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Editorial
January 27, 1999

Benefits of Lifestyle Activity vs Structured Exercise

Author Affiliations

Author Affiliation: Division of Nutrition and Physical Activity, Physical Activity and Health Branch, Centers for Disease Control and Prevention, Atlanta, Ga.

JAMA. 1999;281(4):375-376. doi:10-1001/pubs.JAMA-ISSN-0098-7484-281-4-jed80113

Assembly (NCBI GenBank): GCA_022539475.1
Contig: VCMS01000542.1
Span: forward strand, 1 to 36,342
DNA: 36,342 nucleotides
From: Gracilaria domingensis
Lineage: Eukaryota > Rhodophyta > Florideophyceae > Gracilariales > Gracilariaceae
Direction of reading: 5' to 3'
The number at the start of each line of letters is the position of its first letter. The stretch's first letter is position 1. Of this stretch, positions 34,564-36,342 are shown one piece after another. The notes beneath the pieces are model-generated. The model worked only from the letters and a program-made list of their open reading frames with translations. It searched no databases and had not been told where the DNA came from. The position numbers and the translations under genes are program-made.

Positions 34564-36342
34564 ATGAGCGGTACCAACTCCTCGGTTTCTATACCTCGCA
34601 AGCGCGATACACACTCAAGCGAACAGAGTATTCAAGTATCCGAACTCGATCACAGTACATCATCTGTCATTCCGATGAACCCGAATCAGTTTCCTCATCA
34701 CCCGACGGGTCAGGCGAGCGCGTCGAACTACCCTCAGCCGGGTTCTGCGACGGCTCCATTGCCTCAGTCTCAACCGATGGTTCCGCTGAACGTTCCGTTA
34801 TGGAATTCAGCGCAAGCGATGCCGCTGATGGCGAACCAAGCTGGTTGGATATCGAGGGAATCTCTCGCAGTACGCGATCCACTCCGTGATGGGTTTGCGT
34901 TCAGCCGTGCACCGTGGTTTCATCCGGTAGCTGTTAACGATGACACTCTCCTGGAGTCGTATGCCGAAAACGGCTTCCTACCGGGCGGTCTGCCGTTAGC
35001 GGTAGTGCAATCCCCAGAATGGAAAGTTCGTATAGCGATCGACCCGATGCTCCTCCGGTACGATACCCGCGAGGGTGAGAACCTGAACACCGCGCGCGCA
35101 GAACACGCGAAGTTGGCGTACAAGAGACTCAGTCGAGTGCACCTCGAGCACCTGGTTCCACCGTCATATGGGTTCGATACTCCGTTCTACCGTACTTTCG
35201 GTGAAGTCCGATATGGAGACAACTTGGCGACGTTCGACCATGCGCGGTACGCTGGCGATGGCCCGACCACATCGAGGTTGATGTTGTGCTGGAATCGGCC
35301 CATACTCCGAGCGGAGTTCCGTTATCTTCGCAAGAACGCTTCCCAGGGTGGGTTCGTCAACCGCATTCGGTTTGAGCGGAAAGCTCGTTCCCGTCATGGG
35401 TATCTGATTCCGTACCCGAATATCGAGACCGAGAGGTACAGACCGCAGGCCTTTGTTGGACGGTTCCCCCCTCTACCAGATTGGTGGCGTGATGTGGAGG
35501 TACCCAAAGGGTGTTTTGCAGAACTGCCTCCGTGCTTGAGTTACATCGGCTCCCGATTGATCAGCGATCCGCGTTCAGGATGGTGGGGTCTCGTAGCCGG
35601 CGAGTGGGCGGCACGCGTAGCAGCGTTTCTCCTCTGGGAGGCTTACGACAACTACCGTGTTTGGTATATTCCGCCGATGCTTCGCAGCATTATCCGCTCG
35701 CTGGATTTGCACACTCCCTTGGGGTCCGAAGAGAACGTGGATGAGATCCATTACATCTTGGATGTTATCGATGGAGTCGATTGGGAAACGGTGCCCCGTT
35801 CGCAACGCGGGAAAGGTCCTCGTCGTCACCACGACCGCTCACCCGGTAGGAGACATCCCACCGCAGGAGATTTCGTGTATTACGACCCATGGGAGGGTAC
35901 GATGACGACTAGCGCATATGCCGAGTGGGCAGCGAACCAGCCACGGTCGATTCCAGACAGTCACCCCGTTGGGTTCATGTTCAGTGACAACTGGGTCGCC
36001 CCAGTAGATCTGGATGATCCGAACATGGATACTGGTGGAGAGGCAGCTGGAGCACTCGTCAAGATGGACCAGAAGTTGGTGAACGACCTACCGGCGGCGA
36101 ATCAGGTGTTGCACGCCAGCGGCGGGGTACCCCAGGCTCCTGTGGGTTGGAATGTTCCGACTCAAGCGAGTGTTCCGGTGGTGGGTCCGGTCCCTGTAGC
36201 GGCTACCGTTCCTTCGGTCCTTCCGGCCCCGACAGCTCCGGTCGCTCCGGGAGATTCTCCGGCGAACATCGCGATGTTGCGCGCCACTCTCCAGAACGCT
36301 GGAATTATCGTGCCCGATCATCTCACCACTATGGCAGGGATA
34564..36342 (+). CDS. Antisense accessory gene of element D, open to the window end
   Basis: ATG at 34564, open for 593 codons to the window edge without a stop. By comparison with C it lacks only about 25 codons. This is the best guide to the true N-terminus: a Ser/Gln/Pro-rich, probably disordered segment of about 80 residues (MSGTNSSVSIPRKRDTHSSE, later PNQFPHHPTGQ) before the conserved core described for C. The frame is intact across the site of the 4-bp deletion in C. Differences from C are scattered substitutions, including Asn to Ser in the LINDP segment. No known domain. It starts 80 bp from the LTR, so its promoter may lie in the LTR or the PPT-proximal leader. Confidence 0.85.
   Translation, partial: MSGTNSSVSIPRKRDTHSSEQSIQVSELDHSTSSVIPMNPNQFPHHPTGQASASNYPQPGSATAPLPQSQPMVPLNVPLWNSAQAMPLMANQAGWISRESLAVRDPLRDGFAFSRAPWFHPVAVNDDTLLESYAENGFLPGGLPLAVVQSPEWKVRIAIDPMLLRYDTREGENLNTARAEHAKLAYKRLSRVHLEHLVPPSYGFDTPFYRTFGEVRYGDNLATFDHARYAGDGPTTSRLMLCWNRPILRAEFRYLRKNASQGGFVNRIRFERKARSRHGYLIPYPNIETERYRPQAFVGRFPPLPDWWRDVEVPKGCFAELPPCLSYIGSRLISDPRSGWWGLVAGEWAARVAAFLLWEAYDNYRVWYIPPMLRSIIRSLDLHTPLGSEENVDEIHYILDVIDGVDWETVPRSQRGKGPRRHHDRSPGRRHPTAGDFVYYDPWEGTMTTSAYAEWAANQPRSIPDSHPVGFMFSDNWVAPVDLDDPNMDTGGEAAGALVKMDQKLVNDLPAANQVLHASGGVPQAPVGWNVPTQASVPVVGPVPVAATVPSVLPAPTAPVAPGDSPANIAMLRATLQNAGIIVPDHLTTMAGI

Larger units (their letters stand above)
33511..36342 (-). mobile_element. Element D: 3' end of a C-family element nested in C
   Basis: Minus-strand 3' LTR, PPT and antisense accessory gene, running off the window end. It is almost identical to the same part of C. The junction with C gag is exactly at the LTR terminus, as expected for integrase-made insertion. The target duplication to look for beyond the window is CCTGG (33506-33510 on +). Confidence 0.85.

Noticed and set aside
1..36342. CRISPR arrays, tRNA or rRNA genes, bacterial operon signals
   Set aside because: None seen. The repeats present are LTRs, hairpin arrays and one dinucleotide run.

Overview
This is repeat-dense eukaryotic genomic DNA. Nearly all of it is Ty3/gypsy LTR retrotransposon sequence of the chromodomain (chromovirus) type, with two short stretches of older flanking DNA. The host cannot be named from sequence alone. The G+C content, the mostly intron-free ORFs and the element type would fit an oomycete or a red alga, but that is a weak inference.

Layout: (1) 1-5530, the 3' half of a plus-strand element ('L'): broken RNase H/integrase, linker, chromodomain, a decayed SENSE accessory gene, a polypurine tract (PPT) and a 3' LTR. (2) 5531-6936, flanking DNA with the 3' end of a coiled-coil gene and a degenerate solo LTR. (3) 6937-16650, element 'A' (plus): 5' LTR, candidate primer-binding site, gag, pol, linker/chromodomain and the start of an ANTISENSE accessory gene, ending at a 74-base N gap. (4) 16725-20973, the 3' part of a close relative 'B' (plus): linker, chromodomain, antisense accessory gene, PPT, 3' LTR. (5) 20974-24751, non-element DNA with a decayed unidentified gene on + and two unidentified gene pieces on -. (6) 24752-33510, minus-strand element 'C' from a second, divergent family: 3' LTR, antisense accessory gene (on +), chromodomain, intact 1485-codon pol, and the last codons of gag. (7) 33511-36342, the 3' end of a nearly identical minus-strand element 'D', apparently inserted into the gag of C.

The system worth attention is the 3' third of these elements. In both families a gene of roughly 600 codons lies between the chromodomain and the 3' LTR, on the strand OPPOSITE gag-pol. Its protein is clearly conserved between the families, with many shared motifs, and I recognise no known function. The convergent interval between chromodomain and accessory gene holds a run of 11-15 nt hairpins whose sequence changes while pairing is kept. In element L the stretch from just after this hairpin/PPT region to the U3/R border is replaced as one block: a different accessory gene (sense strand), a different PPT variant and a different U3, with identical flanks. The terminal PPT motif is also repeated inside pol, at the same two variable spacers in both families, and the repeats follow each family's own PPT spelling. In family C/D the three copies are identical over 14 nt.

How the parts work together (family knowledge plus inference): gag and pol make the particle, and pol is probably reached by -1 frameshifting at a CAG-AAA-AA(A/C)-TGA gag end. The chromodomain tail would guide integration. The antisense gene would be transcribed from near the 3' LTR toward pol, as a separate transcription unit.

It is now clear that regular physical activity—bodily movement that is produced by the contraction of skeletal muscle and that substantially increases energy expenditure—reduces the risk for coronary heart disease, diabetes, colon cancer, and several other major chronic diseases and conditions.1 Exercise, as a subset of physical activity,1 is planned, structured, and repetitive bodily movement done to improve or maintain 1 or more components of physical fitness. For many people, the New Year's resolutions to get more exercise have been on target. How to get that exercise or, to use today's favored terminology, physical activity, is the subject of 2 articles in this issue of THE JOURNAL.2,3 Since the term aerobics was first adopted as a popular description for endurance exercise in the 1960s, the health and fitness benefits of 20 or more minutes per day of vigorous exercise such as jogging, swimming, or cycling have been touted.1,4 However, during the past 5 years, there has been a reassessment of the original epidemiologic evidence linking physical activity with health and a growing body of new research demonstrating that lesser quantities and intensities of exercise or physical activity also lead to health benefits.1,5 Publications of the surgeon general, National Institutes of Health, Centers for Disease Control and Prevention, and American College of Sports Medicine have focused on the important role that moderate-intensity physical activity plays in improving and maintaining good health.1,5,6

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